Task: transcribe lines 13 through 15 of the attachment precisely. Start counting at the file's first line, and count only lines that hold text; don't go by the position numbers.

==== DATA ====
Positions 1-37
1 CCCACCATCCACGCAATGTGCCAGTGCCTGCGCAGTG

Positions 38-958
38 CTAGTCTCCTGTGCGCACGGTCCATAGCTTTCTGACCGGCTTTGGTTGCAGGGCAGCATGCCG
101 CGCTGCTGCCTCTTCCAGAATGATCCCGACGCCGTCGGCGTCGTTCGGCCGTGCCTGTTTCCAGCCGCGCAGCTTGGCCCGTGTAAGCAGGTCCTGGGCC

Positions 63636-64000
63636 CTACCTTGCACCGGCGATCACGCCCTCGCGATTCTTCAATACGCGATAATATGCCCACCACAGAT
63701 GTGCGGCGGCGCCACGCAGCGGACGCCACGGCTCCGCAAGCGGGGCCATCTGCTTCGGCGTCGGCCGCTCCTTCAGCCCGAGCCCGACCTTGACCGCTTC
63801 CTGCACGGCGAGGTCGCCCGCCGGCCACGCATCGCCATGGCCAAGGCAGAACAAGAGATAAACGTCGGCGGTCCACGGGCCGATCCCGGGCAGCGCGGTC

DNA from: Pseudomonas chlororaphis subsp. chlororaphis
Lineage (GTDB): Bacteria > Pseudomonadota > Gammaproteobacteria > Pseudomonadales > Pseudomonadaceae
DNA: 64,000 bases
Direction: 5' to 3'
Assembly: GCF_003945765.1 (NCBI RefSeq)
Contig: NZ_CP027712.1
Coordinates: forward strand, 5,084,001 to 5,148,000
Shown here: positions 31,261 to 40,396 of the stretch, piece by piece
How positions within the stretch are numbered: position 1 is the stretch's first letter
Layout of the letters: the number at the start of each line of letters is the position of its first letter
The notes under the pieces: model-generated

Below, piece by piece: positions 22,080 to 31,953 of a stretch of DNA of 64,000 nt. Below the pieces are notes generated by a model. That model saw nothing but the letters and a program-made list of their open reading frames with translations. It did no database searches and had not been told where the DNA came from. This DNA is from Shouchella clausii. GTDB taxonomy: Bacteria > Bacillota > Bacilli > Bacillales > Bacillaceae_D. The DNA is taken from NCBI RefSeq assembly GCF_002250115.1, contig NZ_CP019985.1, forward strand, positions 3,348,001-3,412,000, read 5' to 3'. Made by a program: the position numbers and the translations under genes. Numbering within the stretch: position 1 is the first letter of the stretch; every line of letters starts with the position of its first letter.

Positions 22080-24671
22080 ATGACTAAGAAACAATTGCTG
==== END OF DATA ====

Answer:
Direction: 5' to 3'
Assembly: GCF_003945765.1 (NCBI RefSeq)
Contig: NZ_CP027712.1